Companion Medical InPen

WRITTEN BY: Greg Brown

Consider having the benefits of digital insulin monitoring without the handcuffing of needing to wear a constant device. Enter Companion Medical and its InPen.

The FDA recently approved the smart insulin pen, which is designed to be paired with an Apple iOS app. A first in the U.S., the InPen, which can be re-used for up to one year and works with Humalog or Novalog insulin cartridges, uses Bluetooth to deliver digitized data and, perhaps most important, user convenience.

At this time, the InPen is the only FDA-approved insulin delivery system combining an injector pen, bolus advisor, Bluetooth technology, and a smartphone app. In essence it attempts to create a low-hassle, contained insulin therapy system. Users just need to occasionally swap insulin out. Companion Medical says cartridges can generally be installed within one minute and will need to be replaced either weekly or monthly.

The pen tracks insulin doses (including priming) and automatically sends data to a user’s mobile device as long as the app is running in the background. InPen’s two key benefits are cost and flexibility.

“Our team has worked diligently to develop a solution for people living with diabetes who want the benefits of an insulin pump without the cost or burden of being tethered to a device,” said Companion Medical CEO Sean Saint.

Insulin pumps, while novel, life-changing, and slowly growing in market presence, are, at best, a bit cumbersome and can cost thousands of dollars. The InPen can be slipped in one’s pocket and used when needed. The data tracking capabilities of the pen make dosing easy and accurate, in theory.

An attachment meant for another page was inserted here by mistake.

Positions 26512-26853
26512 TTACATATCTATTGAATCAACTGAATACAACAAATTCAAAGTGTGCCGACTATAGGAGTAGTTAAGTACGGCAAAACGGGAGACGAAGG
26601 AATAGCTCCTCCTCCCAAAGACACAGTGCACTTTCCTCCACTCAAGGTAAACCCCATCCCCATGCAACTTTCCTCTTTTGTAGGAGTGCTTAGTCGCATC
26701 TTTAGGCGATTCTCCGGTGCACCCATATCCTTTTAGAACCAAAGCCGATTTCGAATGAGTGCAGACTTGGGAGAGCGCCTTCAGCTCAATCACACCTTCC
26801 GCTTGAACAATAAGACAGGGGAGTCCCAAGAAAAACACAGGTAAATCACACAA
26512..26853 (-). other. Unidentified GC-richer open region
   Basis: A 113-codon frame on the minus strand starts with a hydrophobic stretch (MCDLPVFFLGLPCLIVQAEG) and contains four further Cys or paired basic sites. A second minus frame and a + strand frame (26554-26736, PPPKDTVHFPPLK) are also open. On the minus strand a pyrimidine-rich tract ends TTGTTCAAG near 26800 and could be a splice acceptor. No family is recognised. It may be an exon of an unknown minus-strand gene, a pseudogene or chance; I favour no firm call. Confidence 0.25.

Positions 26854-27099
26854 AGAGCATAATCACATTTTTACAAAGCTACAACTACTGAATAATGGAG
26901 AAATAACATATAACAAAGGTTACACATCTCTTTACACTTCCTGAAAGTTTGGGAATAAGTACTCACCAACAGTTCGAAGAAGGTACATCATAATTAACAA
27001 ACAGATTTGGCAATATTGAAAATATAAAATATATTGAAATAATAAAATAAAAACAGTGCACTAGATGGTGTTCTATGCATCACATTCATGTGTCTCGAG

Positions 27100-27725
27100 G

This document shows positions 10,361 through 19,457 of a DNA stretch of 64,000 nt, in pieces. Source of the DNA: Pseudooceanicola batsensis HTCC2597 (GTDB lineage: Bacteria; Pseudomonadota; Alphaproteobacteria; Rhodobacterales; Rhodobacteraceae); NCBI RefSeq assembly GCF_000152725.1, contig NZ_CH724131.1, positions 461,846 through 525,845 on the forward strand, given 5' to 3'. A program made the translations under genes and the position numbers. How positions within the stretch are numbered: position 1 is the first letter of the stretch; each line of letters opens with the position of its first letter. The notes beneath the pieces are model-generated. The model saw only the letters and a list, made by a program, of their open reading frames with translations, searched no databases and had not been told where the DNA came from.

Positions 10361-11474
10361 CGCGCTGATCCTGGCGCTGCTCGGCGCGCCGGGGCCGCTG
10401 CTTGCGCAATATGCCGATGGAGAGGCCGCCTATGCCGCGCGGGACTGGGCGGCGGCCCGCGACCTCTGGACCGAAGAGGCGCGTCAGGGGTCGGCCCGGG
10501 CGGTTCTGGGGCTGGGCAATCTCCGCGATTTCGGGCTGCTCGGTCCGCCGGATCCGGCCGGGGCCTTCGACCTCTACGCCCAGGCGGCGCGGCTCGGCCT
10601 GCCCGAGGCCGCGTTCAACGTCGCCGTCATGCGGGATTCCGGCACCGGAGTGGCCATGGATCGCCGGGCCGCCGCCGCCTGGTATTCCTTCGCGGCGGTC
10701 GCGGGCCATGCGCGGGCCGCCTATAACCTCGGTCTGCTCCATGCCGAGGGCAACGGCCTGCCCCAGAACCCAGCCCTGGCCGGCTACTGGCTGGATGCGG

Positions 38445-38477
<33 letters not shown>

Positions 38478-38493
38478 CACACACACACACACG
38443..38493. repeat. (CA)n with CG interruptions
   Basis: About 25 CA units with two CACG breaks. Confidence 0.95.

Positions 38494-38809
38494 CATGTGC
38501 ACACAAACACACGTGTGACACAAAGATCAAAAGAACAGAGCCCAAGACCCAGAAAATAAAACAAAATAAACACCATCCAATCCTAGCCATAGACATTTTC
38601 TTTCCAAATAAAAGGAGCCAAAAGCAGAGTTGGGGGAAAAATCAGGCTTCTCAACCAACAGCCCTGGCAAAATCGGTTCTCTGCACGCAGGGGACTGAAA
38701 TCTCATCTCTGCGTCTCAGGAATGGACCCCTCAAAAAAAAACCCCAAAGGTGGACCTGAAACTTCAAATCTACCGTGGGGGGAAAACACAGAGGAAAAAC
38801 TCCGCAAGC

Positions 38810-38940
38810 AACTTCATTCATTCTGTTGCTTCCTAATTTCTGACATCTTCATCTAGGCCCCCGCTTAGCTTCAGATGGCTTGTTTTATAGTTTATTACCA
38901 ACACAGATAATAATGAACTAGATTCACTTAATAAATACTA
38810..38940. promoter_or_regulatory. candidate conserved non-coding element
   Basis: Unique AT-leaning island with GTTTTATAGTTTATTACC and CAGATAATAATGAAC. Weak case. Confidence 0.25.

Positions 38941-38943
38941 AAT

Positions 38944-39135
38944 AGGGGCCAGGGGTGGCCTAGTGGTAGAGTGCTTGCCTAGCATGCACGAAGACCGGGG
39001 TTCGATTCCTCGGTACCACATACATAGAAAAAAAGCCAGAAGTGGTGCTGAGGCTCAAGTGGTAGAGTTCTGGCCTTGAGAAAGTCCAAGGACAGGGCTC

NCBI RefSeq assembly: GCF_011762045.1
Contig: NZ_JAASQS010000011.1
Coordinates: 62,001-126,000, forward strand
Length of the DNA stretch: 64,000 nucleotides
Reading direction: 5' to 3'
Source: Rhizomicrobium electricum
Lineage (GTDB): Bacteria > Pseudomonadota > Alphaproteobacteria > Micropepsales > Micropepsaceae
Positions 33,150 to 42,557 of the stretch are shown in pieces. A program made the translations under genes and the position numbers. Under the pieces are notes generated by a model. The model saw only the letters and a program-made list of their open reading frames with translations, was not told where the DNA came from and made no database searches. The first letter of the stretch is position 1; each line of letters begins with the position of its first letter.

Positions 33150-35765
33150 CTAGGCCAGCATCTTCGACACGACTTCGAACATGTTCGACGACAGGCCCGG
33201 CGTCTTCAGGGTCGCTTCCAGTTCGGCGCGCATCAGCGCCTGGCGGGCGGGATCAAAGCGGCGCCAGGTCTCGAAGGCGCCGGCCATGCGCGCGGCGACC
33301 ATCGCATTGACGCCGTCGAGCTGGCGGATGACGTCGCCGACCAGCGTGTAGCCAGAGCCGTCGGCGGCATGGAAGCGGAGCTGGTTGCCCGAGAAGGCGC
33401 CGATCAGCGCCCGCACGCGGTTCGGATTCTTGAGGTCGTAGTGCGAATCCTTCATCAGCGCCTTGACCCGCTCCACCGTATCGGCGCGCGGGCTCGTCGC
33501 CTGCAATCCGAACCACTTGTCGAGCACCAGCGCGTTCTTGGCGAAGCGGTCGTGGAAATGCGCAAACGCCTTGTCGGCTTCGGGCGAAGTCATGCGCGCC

As for cost, Saint said that most major insurers (companies on the level UnitedHealthcare, Aetna, Humana, and Cigna) will cover the InPen. Out-of-pocket co-pays are estimated to run from $0 to $50, with a small portion of co-pays stretching past $120 and up to $334. The InPen has a discounted cash price of $549 for those without insurance coverage.

Saint said in a company press release that health provider interest has been strong. “Doctors see the combination of two technologies (pumps and pens),” said Saint. “This is very intuitive to them, and they get it. Even doctors who are very pump-centric, what they see here is the ability to bring pump-like features to those who they have previously failed to convince.”

Cost and portability, however, really only begin to capture the potential value to users. The pen calculates and recommends optimal doses, tracks dose history and timing for up to a year, monitors insulin temperature, allows insulin data to be shared with health providers and insurers, reminds users when a dose is due, and comes in three separate colors, a real potential benefit when keeping different insulins separate is a need.

It’s important to note the FDA’s approval is, at this time, for limited use. InPen is only available with a prescription, and the company says it’s only intended for use by those who are 12 or older.

Right now the InPen app is compatible with iOS 10 and later. As of January 2019, the InPen app is available for Android as well. The app allows glucose data integration from BGMs and CGM via Apple Health. Companion Medical plans to integrate other established data management systems, such as Glooko and Tidepool, with the app in the future. The hope here is to link insulin-adjustment software with the app to make dosing even more efficient and effective. Think in terms of how artificial pancreas algorithms automatically adjust insulin doses. The ultimate vision for InPen looks something like an automatically adjusting dose calculator.

Until then, its current iteration may fill a long T1D market demand.

Read more diabetes news.

Greg Brown

Greg Brown is a freelance writer living in western Maine. He has written for Consumer Reports Magazine, Consumer Reports Online, The New York Times, and the Chicago Tribune, among other publications. He can be found online at: